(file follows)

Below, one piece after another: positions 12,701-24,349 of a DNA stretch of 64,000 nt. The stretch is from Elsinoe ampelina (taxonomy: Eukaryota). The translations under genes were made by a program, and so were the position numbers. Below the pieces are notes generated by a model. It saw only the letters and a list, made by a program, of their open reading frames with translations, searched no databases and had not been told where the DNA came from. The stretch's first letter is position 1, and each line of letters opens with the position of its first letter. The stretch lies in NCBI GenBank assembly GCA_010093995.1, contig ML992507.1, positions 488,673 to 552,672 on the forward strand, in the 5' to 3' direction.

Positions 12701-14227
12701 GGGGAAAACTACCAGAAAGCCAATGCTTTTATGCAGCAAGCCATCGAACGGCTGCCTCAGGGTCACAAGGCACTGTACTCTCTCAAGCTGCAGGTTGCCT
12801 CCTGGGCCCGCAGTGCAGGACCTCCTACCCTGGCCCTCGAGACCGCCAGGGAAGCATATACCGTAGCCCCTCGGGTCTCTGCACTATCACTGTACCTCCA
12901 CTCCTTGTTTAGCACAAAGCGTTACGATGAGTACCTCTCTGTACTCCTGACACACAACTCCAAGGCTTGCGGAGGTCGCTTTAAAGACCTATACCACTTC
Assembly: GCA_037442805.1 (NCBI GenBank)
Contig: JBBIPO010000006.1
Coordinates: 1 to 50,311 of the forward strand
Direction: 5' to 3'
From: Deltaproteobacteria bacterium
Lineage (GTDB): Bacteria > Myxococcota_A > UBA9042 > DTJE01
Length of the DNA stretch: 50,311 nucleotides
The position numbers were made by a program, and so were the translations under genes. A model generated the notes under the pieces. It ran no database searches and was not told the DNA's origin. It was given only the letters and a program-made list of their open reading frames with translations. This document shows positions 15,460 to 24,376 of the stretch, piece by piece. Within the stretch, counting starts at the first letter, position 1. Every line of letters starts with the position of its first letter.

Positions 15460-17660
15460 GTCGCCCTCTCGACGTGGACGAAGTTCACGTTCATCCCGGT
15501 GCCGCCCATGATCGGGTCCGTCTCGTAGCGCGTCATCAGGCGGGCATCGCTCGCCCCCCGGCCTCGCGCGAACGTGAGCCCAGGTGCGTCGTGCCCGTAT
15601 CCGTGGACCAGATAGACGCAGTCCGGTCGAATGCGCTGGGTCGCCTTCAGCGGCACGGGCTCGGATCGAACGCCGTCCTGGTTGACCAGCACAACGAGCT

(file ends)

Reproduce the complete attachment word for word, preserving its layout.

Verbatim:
Below, one piece after another: positions 12,701-24,349 of a DNA stretch of 64,000 nt. The stretch is from Elsinoe ampelina (taxonomy: Eukaryota). The translations under genes were made by a program, and so were the position numbers. Below the pieces are notes generated by a model. It saw only the letters and a list, made by a program, of their open reading frames with translations, searched no databases and had not been told where the DNA came from. The stretch's first letter is position 1, and each line of letters opens with the position of its first letter. The stretch lies in NCBI GenBank assembly GCA_010093995.1, contig ML992507.1, positions 488,673 to 552,672 on the forward strand, in the 5' to 3' direction.

Positions 12701-14227
12701 GGGGAAAACTACCAGAAAGCCAATGCTTTTATGCAGCAAGCCATCGAACGGCTGCCTCAGGGTCACAAGGCACTGTACTCTCTCAAGCTGCAGGTTGCCT
12801 CCTGGGCCCGCAGTGCAGGACCTCCTACCCTGGCCCTCGAGACCGCCAGGGAAGCATATACCGTAGCCCCTCGGGTCTCTGCACTATCACTGTACCTCCA
12901 CTCCTTGTTTAGCACAAAGCGTTACGATGAGTACCTCTCTGTACTCCTGACACACAACTCCAAGGCTTGCGGAGGTCGCTTTAAAGACCTATACCACTTC
Assembly: GCA_037442805.1 (NCBI GenBank)
Contig: JBBIPO010000006.1
Coordinates: 1 to 50,311 of the forward strand
Direction: 5' to 3'
From: Deltaproteobacteria bacterium
Lineage (GTDB): Bacteria > Myxococcota_A > UBA9042 > DTJE01
Length of the DNA stretch: 50,311 nucleotides
The position numbers were made by a program, and so were the translations under genes. A model generated the notes under the pieces. It ran no database searches and was not told the DNA's origin. It was given only the letters and a program-made list of their open reading frames with translations. This document shows positions 15,460 to 24,376 of the stretch, piece by piece. Within the stretch, counting starts at the first letter, position 1. Every line of letters starts with the position of its first letter.

Positions 15460-17660
15460 GTCGCCCTCTCGACGTGGACGAAGTTCACGTTCATCCCGGT
15501 GCCGCCCATGATCGGGTCCGTCTCGTAGCGCGTCATCAGGCGGGCATCGCTCGCCCCCCGGCCTCGCGCGAACGTGAGCCCAGGTGCGTCGTGCCCGTAT
15601 CCGTGGACCAGATAGACGCAGTCCGGTCGAATGCGCTGGGTCGCCTTCAGCGGCACGGGCTCGGATCGAACGCCGTCCTGGTTGACCAGCACAACGAGCT